Our next control period will have ‘contestability’ at its core; this is the opening up of Network Rail work for delivery by the market. This goes beyond our normal approach of contracting with the supply chain. In the future we will offer even the delivery manager role to the market for an agreed pipeline of work, and we will work with the supply chain to identify improvements in our contracting approach so that we can drive greater innovation and value for money.

We are working on a ‘guide to doing business with Network Rail,’ which will be available later this year, to support both the investment and the delivery party of the pipeline.

In demand

All across the country, we’re seeing demand for even more railway projects – many of them local improvements. Community leaders and developers say they want more stations, railways reopened, better connectivity, improved capacity and faster journeys. But they’ve also said Network Rail is often an impediment to their ambitions rather than a welcoming partner. The Open for Business programme will change all that. We are evolving to become a welcoming partner and aim to support these ambitions where they align with railway priorities and can be accommodated within the network system.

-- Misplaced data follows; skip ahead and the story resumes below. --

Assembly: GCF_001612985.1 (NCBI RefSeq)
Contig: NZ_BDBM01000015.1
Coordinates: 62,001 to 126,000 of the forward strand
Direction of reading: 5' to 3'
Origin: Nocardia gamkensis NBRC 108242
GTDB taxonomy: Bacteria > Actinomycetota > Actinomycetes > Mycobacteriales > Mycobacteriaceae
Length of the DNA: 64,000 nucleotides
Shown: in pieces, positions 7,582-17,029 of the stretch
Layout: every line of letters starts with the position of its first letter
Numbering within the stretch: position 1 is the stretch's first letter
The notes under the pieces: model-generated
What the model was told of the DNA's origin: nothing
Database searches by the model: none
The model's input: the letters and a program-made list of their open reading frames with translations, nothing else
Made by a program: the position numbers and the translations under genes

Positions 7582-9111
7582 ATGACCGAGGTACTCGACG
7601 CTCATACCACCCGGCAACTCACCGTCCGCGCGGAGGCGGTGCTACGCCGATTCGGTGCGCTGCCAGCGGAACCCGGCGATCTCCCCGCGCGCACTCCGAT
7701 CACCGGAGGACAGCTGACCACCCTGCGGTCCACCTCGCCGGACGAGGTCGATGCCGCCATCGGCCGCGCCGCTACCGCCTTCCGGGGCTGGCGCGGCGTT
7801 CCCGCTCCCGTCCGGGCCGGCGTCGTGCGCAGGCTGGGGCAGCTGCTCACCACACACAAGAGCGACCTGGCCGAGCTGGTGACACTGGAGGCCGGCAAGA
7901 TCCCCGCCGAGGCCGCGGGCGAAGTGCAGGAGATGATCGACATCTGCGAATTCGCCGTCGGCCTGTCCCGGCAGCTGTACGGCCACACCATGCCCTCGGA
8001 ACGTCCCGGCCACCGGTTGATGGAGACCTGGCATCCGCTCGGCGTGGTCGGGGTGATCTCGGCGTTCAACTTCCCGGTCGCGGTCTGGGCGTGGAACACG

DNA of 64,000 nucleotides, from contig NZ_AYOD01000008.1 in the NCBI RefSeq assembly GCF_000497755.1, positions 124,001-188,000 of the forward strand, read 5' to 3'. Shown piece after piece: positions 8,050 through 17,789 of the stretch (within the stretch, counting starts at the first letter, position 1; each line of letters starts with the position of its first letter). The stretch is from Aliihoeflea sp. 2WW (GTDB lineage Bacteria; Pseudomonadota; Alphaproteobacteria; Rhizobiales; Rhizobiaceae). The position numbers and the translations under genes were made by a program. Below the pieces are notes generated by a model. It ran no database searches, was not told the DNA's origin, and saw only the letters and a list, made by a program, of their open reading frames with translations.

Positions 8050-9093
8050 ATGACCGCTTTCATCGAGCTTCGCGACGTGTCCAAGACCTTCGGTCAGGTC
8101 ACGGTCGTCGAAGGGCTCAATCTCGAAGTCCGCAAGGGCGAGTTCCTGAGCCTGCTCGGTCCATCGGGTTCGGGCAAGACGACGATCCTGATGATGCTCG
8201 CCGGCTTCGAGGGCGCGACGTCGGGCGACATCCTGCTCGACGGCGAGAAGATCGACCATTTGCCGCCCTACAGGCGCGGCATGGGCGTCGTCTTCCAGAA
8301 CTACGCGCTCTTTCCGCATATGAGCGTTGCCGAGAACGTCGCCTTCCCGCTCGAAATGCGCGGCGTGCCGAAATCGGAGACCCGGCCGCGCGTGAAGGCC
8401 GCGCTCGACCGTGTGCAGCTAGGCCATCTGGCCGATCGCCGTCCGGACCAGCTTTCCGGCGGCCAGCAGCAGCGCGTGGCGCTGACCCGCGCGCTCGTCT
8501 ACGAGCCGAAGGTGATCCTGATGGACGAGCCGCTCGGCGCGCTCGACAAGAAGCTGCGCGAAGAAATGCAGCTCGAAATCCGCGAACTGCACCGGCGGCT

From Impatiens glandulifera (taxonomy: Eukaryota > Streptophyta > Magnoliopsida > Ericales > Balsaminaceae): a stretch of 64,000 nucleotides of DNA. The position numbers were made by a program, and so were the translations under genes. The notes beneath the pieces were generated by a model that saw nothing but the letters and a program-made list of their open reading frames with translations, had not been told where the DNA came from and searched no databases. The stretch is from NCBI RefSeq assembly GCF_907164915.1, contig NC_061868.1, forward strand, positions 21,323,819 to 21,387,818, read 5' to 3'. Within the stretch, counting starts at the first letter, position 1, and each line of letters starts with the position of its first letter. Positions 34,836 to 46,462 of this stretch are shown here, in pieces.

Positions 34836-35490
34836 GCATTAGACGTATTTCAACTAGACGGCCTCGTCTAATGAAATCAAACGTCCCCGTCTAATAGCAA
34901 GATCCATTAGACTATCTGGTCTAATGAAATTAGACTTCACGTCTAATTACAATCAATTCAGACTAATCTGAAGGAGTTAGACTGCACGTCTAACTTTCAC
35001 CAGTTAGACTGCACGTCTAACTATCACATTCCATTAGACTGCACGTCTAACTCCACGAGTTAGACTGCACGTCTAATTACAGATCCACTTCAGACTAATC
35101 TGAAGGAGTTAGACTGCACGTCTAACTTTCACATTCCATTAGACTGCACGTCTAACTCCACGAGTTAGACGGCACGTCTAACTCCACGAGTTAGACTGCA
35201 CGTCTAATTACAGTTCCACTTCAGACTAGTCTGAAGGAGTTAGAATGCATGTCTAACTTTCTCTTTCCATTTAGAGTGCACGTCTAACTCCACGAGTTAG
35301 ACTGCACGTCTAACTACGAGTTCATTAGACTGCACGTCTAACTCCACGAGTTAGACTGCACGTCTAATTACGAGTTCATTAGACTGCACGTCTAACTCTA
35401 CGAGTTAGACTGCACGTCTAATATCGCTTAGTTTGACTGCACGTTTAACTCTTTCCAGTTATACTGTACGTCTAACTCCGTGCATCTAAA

We will be increasingly dependent on the funding from the communities and businesses that directly benefit from better railways, so it is right that they have a greater say in the way projects are delivered. We know we have to change, which is why we are breaking down the barriers to entry that our customers and suppliers have highlighted for those who would like to fund, finance and build projects on our railway.

I know we have a lot to do and many of the deeper changes will not happen overnight, but that does not mean we are not committed to change – far from it. I am confident the changes we have already put in place are starting to make a difference and, as we roll out more transformations, our customers, suppliers and industry colleagues will see the improvements benefitting both them and the wider economy.

It’s an exciting time to be in the railway industry, with more opportunities than ever before. Network Rail is Open for Business – I’d encourage anyone who’s interested in getting involved or who has any suggestions to get in touch.

Get in touch with David Ollerhead:
E: [email protected]
T: 07720 957680